Twins slipped through gap in city services

Agencies let teen mother leave Hopkins with girls

Dead infants `malnourished'

A runaway, foster care, a home without basics

May 18, 2004|By Laurie Willis, Allison Klein and Ryan Davis | Laurie Willis, Allison Klein and Ryan Davis,SUN STAFF

An apparent gap in child protective services allowed a teen-age mother with a history of abuse to leave Johns Hopkins Hospital with her newborn twin girls that she and the infants' father are accused of beating to death less than a month later, city officials said yesterday.

Officials from several agencies are to meet today to try to determine why a teen runaway - whose first child was removed from her custody when she was five months' pregnant with the twins - was allowed to take the girls home to the basement of an abandoned Northeast Baltimore rowhouse that lacked basic amenities such as electricity and toilets.

The child protection team in the Johns Hopkins Pediatric Emergency Department will discuss the case of Sierra Swann, 17, of the 1900 block of E. 31st St., who has been charged with first-degree murder in the deaths of her daughters, said Staci Vernick, a spokeswoman for the Hopkins Children's Center.

Swann and the babies' father, Nathaniel Broadway, 24, of the same address, were denied bail yesterday. Police say the couple beat the girls - fracturing their skulls and ribs - and failed to properly feed them.

Emonney and Emunnea Broadway were rushed to Hopkins via ambulance May 11, where doctors pronounced them dead less than 30 minutes after police received a 911 call.

According to charging documents, Dr. Jean Ogborn - a hospital physician - stated that "both infants were cold to the touch, indicating that the infants had been dead for a period of time before being brought to the hospital." The report said the girls had "significant weight loss."

City Health Commissioner Dr. Peter L. Beilenson said the girls were normal size at birth, weighing 6 1/2 to 7 pounds, but weighed only 4 1/2 to 5 pounds at death.

"They should have been 9 or more pounds," he said. "They were grossly malnourished."

Beilenson will attend today's meeting with doctors, nurses and social workers who treat and handle suspected abuse cases. The team works closely with the city's Department of Social Services and the child abuse units of the police and state's attorney's office, Vernick said.

Emonney and Emunnea lived with their parents in the basement of the vacant rowhouse. Police Detective Eric Sharp said a mattress rested atop milk crates, there was a crib for the babies, and clothes and furniture were strewn about. The stairs leading to the basement were covered with trash, junked furniture and other items cluttered the back yard, and a white T-shirt covered a window.

Sharp said the couple told him they fed the children infant milk formula.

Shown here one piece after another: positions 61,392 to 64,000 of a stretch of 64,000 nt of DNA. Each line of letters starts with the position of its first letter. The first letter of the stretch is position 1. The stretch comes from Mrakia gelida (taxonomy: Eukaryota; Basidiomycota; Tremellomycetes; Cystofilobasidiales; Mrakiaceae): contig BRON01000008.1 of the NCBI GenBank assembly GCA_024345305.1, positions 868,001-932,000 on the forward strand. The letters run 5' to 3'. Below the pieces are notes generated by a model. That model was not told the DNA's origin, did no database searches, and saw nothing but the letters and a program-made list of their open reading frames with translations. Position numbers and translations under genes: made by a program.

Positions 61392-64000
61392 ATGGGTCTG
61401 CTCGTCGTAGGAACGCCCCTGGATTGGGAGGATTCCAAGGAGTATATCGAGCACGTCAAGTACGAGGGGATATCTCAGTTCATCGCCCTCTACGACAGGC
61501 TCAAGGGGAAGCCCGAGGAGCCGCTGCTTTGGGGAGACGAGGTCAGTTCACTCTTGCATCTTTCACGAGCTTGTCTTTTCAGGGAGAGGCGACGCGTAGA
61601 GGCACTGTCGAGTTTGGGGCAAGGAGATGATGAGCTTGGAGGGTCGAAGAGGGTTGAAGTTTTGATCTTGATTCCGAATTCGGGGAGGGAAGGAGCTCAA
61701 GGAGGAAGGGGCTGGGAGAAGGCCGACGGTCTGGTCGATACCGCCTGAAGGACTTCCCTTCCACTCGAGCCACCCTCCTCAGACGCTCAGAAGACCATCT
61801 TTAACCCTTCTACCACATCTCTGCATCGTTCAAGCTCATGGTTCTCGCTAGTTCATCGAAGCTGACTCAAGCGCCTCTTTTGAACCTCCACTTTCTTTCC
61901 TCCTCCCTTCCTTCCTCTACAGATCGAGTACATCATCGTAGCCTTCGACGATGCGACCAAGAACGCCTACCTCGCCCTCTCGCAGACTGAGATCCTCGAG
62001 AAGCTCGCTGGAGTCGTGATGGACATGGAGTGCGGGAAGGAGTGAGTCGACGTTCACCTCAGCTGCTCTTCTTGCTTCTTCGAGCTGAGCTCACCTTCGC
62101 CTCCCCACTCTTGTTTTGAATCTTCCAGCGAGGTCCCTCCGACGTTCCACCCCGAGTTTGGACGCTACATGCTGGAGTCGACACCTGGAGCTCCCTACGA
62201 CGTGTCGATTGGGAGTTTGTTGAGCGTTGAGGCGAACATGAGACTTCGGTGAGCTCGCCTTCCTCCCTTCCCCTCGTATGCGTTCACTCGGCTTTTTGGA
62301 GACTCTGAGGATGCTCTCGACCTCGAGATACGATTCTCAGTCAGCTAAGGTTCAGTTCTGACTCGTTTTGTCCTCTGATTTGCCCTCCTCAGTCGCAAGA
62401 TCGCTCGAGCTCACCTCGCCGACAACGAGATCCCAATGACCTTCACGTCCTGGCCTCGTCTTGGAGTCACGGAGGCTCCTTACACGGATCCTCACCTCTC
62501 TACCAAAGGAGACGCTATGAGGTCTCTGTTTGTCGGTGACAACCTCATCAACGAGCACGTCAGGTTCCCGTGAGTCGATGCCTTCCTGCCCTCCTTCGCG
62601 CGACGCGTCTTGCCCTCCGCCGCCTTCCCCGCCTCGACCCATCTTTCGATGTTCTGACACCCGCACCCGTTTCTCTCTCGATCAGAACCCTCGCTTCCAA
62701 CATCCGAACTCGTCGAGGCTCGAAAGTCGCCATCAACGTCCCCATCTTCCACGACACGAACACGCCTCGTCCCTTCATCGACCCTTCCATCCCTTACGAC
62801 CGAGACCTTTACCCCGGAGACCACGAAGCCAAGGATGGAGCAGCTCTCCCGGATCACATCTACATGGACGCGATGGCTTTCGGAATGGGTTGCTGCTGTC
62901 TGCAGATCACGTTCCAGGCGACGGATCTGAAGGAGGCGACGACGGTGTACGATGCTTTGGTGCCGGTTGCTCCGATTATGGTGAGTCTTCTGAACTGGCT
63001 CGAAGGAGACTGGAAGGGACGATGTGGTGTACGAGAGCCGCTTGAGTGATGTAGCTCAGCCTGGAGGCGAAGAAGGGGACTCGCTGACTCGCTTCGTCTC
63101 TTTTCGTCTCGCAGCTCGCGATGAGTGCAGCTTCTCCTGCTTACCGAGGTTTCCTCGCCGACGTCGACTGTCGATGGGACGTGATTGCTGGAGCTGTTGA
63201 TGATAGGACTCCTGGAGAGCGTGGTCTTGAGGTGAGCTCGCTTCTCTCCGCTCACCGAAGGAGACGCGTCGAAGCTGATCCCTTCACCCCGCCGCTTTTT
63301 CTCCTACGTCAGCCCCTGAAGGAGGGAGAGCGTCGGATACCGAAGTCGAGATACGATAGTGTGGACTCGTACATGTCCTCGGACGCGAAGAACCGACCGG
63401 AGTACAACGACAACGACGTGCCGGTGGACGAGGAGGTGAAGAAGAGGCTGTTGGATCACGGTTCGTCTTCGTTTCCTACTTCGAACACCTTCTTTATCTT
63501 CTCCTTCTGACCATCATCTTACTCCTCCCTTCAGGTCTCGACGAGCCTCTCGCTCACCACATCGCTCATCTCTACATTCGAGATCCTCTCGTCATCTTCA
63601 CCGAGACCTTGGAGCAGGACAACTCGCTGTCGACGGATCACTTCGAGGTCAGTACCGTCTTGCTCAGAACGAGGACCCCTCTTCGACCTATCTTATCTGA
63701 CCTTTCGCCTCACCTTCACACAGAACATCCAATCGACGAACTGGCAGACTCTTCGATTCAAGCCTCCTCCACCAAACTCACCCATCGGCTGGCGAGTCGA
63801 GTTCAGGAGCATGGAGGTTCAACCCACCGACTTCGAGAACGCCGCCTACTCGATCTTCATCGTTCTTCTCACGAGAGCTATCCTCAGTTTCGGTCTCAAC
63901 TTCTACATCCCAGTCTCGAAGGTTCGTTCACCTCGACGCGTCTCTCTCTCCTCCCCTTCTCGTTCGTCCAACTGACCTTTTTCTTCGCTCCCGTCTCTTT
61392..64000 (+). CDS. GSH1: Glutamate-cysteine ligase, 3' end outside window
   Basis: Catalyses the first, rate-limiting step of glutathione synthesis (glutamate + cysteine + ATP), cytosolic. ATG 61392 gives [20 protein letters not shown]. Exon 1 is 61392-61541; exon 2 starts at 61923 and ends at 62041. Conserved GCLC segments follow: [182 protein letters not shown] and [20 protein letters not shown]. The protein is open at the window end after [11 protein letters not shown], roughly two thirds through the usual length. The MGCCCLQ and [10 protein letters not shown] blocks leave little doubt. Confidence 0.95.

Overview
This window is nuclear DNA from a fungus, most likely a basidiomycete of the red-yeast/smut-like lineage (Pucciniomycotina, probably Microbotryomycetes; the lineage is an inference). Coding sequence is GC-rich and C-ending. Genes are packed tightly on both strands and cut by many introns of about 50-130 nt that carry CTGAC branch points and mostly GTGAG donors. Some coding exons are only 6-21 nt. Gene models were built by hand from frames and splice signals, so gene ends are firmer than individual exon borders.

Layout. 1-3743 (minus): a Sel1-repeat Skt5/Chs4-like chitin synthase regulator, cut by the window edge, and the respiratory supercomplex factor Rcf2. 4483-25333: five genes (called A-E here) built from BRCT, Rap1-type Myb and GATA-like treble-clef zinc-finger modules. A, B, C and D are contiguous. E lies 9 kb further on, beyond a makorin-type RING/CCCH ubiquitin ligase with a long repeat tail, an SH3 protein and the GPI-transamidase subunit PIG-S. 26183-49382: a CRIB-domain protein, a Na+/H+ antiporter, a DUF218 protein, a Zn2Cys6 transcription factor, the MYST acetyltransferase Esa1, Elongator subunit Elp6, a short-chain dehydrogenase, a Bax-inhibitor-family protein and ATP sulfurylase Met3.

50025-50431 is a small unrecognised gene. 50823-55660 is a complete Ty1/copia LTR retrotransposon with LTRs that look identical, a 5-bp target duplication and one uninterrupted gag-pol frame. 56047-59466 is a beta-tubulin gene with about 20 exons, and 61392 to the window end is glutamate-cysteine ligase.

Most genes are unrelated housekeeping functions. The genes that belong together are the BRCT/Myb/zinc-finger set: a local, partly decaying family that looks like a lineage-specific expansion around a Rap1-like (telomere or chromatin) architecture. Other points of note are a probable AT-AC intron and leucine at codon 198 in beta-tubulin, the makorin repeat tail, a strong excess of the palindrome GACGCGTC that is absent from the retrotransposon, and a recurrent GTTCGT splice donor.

As officials begin assessing where mistakes were made, questions abound over who's to blame for the apparent gap in the system that allowed Swann and Broadway to take home their babies.

The Hopkins child protection team meets regularly to evaluate cases, Vernick said, and it "takes action when necessary" to bring alleged abusers to justice and to protect children.

"They really advocate for the safety of children," she said.

Vernick said she could not discuss the specifics of Swann's case, nor procedures for discharging children to mothers who have a history of abuse.

The hospital staff had referred Swann to Beilenson's office for the city Health Department's Maternal and Infant Nursing Program, a home-visit program designed to ensure that high-risk pregnant women receive prenatal care, including treatment for substance abuse and sexually transmitted diseases. The referral was mailed in, rather than sent by quicker e-mail or facsimile.

Swann, 17, a foster-care runaway, was never enrolled in the program. Beilenson said his department got the referral May 6 and had scheduled a nurse's visit May 13. The babies died May 11.

Officials said the infants' brief existence was tumultuous.

Swann gave birth to one of the girls while en route to Hopkins, Beilenson said, though it's not clear how she was taken there. The baby came out into the leg of her sweat pants, where the newborn stayed until a doctor removed her, Beilenson said. The second baby was born at the hospital.

A social worker visited Swann at the hospital after doctors learned that she did not have prenatal care and had tested positive for marijuana use, said a source close to the investigation who asked not to be identified.

Beilenson said a call was made to Child Protective Services and that officials were told there was not an open case involving Swann, enabling the couple to leave with their newborns.

But the couple had a 2-year- old girl who was removed from the home Dec. 12 because of abuse and neglect, according to Sue Fitzsimmons, spokeswoman for the Department of Social Services.

A foster care case was open for the girl who had been taken from them, but the case involving Child Protective Services had been closed because she had already been placed in foster care, Beilenson said.

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